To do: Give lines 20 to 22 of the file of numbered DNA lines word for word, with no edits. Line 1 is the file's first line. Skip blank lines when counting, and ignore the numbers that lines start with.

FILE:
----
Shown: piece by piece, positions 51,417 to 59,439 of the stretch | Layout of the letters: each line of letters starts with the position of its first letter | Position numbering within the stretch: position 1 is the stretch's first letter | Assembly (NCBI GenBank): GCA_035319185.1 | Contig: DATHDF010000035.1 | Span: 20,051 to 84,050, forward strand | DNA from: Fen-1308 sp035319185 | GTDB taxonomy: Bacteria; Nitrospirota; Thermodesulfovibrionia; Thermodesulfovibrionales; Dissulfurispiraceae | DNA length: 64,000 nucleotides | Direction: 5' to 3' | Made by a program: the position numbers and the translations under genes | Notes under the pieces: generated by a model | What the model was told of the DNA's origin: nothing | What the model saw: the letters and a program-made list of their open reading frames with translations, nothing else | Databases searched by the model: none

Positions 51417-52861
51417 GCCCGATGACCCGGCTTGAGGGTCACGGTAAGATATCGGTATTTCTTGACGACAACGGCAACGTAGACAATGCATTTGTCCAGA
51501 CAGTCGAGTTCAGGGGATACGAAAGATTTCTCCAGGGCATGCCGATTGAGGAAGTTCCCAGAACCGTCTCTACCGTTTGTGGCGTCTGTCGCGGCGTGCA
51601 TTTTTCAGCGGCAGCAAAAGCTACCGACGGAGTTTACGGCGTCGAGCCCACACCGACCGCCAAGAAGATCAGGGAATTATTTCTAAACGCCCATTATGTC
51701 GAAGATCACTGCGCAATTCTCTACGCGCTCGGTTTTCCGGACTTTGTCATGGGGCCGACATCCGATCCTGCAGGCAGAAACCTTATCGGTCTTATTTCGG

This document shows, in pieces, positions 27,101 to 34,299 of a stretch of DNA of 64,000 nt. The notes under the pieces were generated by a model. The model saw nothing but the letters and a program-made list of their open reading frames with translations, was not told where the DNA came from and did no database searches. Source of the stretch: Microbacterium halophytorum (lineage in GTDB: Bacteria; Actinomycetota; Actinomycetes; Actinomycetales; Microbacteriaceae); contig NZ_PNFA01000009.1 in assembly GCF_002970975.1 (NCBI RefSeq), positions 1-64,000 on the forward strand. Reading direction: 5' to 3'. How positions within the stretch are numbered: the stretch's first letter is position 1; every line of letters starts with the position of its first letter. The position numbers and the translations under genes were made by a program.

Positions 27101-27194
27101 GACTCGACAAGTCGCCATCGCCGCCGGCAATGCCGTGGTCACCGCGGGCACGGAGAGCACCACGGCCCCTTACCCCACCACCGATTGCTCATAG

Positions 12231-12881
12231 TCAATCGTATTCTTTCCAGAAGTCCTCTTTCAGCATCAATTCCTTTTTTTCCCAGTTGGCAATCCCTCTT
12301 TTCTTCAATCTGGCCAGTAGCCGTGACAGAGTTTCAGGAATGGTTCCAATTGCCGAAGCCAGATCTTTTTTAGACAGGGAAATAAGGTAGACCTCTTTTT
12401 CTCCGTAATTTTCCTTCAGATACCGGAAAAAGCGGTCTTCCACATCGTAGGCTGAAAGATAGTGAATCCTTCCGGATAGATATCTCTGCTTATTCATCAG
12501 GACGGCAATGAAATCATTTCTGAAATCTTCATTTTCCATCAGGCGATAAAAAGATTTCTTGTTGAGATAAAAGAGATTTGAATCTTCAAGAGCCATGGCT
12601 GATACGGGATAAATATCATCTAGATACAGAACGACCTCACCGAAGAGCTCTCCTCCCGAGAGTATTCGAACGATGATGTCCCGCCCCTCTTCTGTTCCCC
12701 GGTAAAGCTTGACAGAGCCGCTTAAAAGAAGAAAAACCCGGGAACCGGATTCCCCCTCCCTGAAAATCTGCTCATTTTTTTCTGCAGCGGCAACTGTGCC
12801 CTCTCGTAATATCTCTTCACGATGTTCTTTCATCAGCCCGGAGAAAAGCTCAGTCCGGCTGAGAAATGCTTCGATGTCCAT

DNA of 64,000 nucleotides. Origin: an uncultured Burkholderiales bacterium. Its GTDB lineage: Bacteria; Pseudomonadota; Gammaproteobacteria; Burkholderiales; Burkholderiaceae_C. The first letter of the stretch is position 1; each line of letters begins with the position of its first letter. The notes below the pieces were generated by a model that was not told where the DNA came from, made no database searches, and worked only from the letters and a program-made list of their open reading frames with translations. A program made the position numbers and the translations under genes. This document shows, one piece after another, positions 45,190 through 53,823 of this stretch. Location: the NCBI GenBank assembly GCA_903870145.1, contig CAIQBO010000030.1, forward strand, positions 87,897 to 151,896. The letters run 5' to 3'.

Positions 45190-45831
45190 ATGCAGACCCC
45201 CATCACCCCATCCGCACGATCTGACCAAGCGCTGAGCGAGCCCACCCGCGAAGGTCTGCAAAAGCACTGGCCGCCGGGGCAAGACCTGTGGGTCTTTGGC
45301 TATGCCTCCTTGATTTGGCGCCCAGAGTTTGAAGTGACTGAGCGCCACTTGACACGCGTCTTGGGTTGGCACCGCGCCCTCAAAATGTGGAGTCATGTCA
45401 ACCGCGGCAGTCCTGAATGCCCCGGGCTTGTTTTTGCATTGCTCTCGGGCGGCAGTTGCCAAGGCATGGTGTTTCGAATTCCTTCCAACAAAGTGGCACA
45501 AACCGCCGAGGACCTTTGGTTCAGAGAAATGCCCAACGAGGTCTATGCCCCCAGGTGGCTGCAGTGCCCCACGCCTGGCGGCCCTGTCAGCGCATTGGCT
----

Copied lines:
45190 ATGCAGACCCC
45201 CATCACCCCATCCGCACGATCTGACCAAGCGCTGAGCGAGCCCACCCGCGAAGGTCTGCAAAAGCACTGGCCGCCGGGGCAAGACCTGTGGGTCTTTGGC
45301 TATGCCTCCTTGATTTGGCGCCCAGAGTTTGAAGTGACTGAGCGCCACTTGACACGCGTCTTGGGTTGGCACCGCGCCCTCAAAATGTGGAGTCATGTCA